Martin Santa Brussels
Euro zone inflation fell as expected last month to its lowest rate in three-and-a-half years as inflationary pressures continued to ease amid a weak economic recovery and shy domestic demand.
The rate of consumer price inflation in the 17 countries using the euro fell to 1.1 percent year on year in September, its lowest since February 2010 when it stood at 0.8 percent, the EU’s statistics office, Eurostat, said yesterday.
The reading was down from 1.3 percent in August and was well below the European Central Bank’s (ECB’s) official target of an inflation rate of close to but below 2 percent.
Prices rose 0.5 percent from August, as a 0.4 percent drop in costs of food, alcohol and tobacco products and a 0.9 percent decline in prices of services were offset by a 3.4 percent jump in prices of non-energy industrial goods.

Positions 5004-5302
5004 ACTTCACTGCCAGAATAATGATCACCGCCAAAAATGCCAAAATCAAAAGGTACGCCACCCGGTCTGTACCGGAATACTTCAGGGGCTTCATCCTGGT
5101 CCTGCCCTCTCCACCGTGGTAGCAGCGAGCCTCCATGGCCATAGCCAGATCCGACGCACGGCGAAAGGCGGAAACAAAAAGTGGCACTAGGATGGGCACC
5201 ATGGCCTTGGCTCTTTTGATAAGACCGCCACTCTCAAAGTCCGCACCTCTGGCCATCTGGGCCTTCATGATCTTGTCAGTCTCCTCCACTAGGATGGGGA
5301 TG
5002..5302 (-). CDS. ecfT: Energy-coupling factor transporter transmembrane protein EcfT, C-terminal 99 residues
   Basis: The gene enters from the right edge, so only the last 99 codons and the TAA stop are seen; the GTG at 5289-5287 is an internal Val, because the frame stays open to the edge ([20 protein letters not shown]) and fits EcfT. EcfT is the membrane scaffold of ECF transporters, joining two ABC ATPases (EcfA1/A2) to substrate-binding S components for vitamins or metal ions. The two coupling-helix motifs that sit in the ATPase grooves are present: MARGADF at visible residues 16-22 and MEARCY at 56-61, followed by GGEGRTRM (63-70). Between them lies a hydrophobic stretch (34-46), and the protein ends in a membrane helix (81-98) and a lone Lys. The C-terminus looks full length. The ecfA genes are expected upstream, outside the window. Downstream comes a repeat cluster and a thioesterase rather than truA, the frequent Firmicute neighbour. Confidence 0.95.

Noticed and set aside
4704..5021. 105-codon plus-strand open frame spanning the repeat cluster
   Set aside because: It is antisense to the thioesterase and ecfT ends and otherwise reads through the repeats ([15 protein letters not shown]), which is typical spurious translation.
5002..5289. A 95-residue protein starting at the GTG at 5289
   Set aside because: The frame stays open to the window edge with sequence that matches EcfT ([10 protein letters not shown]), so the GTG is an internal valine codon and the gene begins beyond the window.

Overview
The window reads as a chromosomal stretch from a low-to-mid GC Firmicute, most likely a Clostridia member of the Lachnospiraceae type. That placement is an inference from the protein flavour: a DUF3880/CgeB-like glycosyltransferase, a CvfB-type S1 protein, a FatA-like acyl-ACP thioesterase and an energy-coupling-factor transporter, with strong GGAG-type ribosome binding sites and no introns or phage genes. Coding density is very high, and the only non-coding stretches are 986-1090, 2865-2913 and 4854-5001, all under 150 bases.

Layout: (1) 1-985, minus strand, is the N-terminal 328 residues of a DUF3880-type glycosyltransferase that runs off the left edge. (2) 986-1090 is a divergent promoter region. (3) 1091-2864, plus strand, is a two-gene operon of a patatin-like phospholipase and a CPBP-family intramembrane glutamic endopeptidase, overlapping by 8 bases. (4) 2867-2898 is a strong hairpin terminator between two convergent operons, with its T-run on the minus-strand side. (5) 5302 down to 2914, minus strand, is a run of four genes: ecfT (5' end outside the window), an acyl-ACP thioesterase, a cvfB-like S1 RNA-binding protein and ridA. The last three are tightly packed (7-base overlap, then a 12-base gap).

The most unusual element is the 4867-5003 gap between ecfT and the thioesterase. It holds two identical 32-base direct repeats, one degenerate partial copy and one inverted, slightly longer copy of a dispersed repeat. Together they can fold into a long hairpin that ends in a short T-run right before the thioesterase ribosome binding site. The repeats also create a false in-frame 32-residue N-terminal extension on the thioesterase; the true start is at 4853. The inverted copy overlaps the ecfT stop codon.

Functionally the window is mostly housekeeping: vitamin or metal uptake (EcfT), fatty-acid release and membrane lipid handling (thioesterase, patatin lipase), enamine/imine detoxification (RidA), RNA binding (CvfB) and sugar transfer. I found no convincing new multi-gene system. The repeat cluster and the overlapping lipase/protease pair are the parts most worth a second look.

Volatile prices of energy were up by 0.5 percent on the month in September.
ECB executive board member Peter Praet said on Tuesday that inflationary pressures remained subdued in the medium term, including 2015.
The low inflation environment allows the ECB to keep an ultra-loose policy stance with the main refinancing rate at a record low of 0.5 percent. The ECB repeated that it stood ready to react if the economy needed a further policy boost.
With slow inflation, economic optimism brightened for the fifth month running in September, jumping to a two-year high on the back of improving confidence across all sectors. The sentiment confirmed the recovery was under way.
In a separate data release, the Eurostat said the bloc’s foreign trade surplus grew to e7.1 billion (R95.3bn) in August from a e4.6bn surplus a year earlier, as exports fell by 5 percent, while imports were down 7 percent year on year. – Reuters